22 Time to Make Things Right

by admin on November 19, 2011

Edward had always been a major disappointment.  Despite all his efforts Samuel was never able to connect with his eldest son.  He had given him every opportunity to grow into the family businesses.  But Edward was content to be a professional student and live off of his father’s generosity.  Edward ended up attending USC Berkeley where he fell in with the Socialist crowd of academia elitists.  After paying for Edward’s degrees in such nonsense as 18th century French literature Samuel finally pulled the plug on Edward’s education spending.  When the money stopped Edward cut ties with his family and began drifting aimlessly in and out of various business ventures.  His lack of initiative and total failure to follow through on any level would become his hallmark.It was not surprising therefore, that Edward would renege on his commitment to help the Binghams.  Samuel was struck by the contrast between his ne’er-do-well son and this proud Englishman, Harold Bingham, who had sacrificed so much to give his family a fresh start in this foreign land.  “I still have time to make this right” Samuel said to himself.  His jaw tightened as he began to plan his next moves for his granddaughter and her family.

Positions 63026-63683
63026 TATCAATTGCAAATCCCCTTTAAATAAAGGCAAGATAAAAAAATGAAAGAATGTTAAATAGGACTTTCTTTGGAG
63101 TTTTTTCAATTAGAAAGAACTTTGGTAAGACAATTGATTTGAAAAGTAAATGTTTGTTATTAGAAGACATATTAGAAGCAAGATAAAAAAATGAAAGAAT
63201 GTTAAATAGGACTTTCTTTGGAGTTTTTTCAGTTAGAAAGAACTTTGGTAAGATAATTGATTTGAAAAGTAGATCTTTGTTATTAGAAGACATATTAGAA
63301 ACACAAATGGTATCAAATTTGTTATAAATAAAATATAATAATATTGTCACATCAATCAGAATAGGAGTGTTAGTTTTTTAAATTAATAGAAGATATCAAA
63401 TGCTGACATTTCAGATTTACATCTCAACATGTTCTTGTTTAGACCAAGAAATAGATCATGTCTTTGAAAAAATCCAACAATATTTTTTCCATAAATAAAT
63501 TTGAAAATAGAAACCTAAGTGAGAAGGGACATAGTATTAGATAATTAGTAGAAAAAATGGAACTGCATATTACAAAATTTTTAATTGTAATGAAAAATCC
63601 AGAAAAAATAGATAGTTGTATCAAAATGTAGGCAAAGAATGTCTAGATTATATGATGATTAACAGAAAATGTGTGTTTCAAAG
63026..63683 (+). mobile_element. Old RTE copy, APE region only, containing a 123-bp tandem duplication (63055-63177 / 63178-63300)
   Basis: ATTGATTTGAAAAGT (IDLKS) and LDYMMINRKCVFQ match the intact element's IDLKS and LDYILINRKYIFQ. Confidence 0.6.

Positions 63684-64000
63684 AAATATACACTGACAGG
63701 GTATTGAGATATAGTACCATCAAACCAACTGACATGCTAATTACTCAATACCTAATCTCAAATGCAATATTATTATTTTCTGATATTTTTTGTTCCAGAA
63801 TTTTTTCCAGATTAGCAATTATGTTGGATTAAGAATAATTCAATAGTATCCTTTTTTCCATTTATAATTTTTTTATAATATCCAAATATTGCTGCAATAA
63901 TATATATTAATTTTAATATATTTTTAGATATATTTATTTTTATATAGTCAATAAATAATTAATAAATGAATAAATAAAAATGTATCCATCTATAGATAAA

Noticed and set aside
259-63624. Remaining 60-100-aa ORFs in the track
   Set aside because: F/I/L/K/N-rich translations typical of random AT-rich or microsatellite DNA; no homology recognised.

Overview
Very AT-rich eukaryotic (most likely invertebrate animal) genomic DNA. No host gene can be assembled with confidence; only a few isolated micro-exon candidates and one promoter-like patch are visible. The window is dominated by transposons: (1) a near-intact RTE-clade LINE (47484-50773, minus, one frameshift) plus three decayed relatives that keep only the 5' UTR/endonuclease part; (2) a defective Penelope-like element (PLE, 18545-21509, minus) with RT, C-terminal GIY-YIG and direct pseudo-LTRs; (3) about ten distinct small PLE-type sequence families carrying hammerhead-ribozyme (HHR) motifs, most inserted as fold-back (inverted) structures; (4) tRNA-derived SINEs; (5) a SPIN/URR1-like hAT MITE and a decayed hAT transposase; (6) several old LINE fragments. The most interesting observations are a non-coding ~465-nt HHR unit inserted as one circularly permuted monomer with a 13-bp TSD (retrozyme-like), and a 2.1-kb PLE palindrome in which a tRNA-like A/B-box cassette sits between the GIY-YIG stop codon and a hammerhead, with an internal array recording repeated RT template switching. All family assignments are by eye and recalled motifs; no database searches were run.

Time passed quickly as the mighty locomotive churned through the Colorado plains.  The conductor came through the passengers to announce that afternoon tea was being served in the dining car.  A wonderful array of fresh fruits and finger sandwiches greeted the family as they took their place in line behind numerous other passengers.  Linen tablecloths and napkins were neatly placed at each table.  This was a far cry from the cold sandwiches eaten at their seats on the train from Chicago.  The boys seemed oblivious to all the finery around them, but Harold and Ida knew this was just a hint of things to come.

At about 3:15 P.M. the conductor came through the passenger cars to announce their pending arrival in Denver.  All passengers traveling through to San Francisco please remain seated.  Harold realized that California was not going to be their destination any time soon, and that seemed to suit him just fine.  Fifteen minutes later the shrill steam whistle signaled their entrance to the terminal in Denver.  The big locomotive crawled to a stop, lining up perfectly to the marks on the station platform.  With a huge sigh the grand old lady let out the last remnants of steam from her boilers.  Quietly and majestically she would wait for the next leg of her journey Westward.

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